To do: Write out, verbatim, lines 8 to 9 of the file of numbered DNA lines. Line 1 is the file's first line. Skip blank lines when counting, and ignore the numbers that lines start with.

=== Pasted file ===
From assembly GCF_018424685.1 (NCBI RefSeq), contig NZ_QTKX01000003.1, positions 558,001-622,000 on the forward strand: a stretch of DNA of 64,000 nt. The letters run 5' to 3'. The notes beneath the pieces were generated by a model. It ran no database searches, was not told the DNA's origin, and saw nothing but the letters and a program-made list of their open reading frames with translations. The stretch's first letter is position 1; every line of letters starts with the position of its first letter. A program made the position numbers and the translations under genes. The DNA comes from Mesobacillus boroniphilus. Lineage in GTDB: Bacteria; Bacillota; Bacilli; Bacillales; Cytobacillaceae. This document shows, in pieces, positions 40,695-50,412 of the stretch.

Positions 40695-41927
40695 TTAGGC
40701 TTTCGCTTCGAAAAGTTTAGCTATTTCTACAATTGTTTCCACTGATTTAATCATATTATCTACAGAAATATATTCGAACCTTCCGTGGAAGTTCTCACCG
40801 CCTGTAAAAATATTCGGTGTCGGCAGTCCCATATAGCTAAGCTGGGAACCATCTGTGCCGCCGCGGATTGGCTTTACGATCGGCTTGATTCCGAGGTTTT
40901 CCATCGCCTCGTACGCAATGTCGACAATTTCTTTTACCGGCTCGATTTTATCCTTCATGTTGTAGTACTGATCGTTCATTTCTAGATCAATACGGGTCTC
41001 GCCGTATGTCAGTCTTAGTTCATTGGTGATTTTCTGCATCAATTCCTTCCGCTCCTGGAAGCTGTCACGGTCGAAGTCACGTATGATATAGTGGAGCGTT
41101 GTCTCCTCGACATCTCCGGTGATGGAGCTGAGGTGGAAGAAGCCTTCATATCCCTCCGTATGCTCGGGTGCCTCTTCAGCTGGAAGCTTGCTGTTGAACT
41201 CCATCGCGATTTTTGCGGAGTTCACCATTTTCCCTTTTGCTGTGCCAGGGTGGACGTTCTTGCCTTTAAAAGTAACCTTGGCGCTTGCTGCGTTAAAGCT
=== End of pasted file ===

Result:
41101 GTCTCCTCGACATCTCCGGTGATGGAGCTGAGGTGGAAGAAGCCTTCATATCCCTCCGTATGCTCGGGTGCCTCTTCAGCTGGAAGCTTGCTGTTGAACT
41201 CCATCGCGATTTTTGCGGAGTTCACCATTTTCCCTTTTGCTGTGCCAGGGTGGACGTTCTTGCCTTTAAAAGTAACCTTGGCGCTTGCTGCGTTAAAGCT